Applying the ANSI standard and ISO risk assessment methodologies, we pinpoint all risks associated with the setup, operation, and maintenance of your automation equipment.

Identifying Severity, Exposure, and Avoidance to Determine Risk Level

Working from AC’s SRA template, we start by defining hazardous tasks associated with tool setup, operation, and maintenance.

Examining each task and its related risk factors, we score the safety hazards to identify the best risk reduction measure that corresponds to the risk level.

Derisking to Identify Severity, Exposure, and Avoidance to Determine Risk Level 1

All tasks are rated for severity, exposure, and avoidance – crucial information which determines the risk level that drives our understanding and response to the safety risks and highest priority design challenges associated with your equipment.

De-Risking Equipment
De-Risking Equipment through an SRA

Risk Level Determines Risk Reduction Measures

Risk Level Determines Risk Reduction Measures 1Industry best practices ensure that the risk reduction measures are prioritized correctly for your equipment. The top priority is always to eliminate the risk through a modification to engineering or process design.

When risks cannot be eliminated or substituted outright, other measures are prioritized, such as safeguarding, adding warnings and controls, or use of PPE.

For example, the standard for Robot Safety Risk Assessment (RIA TF R15.306-2014) includes a clear path to define, reduce, and verify risk reduction measures. Our approach follows the same workflow to ensure verification and validation of risk reduction measures at the end of the process.

Risk Assessment Process FlowchartBased on the level of severity and probability of occurrence, clear risk reduction measures are identified – crucial information that enables objective decisions about design improvements, protective barriers and equipment, as well as effective safety instructions for operators and maintenance technicians.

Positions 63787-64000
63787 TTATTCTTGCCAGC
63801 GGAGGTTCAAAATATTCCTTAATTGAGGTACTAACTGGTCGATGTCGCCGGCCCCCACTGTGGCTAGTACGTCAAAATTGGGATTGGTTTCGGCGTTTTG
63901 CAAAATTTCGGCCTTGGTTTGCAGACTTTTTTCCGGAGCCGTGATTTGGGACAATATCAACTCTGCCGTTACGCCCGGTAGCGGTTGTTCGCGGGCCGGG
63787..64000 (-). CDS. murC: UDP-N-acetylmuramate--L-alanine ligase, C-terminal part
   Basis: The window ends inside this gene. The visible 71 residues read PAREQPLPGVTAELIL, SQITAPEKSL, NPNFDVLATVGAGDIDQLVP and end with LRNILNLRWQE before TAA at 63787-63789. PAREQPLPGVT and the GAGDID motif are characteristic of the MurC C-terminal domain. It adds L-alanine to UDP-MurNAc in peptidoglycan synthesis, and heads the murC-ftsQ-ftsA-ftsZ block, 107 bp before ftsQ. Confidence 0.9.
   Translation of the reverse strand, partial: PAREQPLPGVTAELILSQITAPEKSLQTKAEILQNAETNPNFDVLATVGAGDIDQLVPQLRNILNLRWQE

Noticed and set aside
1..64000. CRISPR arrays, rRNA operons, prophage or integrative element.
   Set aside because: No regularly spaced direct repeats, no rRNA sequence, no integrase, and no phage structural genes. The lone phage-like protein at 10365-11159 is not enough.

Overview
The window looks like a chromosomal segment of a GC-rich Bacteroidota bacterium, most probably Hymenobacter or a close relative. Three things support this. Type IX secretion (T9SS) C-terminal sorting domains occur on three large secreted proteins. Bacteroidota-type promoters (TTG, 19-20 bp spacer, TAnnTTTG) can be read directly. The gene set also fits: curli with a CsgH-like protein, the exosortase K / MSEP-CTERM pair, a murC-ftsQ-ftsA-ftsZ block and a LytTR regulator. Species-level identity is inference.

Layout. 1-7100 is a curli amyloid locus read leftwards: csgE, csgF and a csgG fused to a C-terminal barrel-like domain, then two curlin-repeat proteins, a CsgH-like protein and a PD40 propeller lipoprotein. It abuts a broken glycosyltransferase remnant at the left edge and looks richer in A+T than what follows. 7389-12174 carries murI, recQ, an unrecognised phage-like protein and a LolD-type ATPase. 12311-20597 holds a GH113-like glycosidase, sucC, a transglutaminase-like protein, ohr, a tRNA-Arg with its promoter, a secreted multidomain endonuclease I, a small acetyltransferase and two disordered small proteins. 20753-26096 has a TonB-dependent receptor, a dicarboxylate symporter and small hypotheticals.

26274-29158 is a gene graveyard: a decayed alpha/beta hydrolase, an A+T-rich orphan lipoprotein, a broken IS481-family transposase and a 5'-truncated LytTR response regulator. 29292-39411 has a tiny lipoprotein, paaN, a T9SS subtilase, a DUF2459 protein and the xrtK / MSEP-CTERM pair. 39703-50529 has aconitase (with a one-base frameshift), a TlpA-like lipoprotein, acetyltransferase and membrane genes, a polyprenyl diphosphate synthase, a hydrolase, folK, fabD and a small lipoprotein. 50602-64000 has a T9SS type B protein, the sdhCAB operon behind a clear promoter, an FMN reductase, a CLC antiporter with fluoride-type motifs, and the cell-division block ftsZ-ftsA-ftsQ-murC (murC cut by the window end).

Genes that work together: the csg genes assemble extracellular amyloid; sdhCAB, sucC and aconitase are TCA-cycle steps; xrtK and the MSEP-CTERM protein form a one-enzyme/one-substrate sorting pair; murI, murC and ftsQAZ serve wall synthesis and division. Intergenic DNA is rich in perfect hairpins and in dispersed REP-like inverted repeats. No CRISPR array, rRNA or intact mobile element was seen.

The outcome of the analysis is a prioritized list of appropriate risk reduction methods assigned for all hazardous tasks related to your specific manufacturing automation equipment and process:

1. Eliminate risk through the design or a retrofit solution.
2. Reduce risk by adding safeguards to the tool.
3. Protect personnel from risk with HMI alerts, placards/signs, training, and PPE.

Your Custom Matrix for De-Risking Equipment Hazards

Once the SRA process has been completed, our engineers build a custom risk matrix for your equipment.

From your risk matrix, we can quickly identify your equipment’s initial risk level, our risk reduction measures, and a final risk level after all risk reduction measures have been implemented.

Your Custom Matrix for De-Risking Equipment

The risk matrix guides design improvements now and also provides a history that can be referenced in future if your equipment needs to be upgraded or when you’re preparing to scale your manufacturing processes.